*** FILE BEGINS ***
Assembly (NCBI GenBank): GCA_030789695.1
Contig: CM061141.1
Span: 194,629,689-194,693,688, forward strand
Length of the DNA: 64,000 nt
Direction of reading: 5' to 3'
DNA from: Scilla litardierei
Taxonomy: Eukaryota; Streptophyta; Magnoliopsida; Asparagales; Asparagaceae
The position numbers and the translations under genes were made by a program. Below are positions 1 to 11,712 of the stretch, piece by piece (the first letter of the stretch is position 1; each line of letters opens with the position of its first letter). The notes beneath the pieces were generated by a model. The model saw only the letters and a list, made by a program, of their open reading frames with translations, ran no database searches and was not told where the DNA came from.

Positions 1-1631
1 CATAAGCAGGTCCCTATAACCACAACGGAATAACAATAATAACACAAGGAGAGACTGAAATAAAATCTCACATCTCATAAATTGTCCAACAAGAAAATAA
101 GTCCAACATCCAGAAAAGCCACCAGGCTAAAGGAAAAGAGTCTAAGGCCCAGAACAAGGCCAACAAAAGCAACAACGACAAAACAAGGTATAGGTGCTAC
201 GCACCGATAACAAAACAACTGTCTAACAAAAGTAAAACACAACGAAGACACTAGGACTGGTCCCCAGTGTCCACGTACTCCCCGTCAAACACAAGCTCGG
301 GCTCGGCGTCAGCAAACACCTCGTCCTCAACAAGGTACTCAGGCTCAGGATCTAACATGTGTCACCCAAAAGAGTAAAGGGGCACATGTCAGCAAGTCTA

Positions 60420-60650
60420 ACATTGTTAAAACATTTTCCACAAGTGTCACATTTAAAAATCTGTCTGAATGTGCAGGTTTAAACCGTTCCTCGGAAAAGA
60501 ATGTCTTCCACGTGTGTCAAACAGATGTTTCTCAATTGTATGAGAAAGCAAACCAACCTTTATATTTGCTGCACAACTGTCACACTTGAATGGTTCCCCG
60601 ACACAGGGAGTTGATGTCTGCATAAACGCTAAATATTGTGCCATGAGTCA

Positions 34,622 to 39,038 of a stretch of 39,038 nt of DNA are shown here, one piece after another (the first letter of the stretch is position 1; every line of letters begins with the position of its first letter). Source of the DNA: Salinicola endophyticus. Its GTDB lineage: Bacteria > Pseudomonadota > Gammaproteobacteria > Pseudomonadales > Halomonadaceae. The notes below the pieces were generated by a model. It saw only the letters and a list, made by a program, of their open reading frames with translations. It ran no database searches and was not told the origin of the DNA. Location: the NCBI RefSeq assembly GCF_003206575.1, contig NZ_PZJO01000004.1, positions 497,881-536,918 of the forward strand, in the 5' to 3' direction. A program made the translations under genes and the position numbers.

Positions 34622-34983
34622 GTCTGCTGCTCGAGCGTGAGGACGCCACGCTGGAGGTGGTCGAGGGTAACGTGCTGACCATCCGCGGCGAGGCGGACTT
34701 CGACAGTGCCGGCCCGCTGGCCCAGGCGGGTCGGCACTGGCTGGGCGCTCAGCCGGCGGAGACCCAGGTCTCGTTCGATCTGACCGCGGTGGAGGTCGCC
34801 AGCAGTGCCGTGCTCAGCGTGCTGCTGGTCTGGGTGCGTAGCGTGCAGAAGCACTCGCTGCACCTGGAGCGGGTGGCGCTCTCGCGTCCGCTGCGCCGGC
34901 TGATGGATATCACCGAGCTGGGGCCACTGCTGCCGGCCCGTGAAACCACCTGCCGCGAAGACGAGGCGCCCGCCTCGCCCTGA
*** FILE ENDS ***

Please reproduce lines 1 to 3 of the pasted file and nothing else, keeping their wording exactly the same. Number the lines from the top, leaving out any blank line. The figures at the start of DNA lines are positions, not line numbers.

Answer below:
Assembly (NCBI GenBank): GCA_030789695.1
Contig: CM061141.1
Span: 194,629,689-194,693,688, forward strand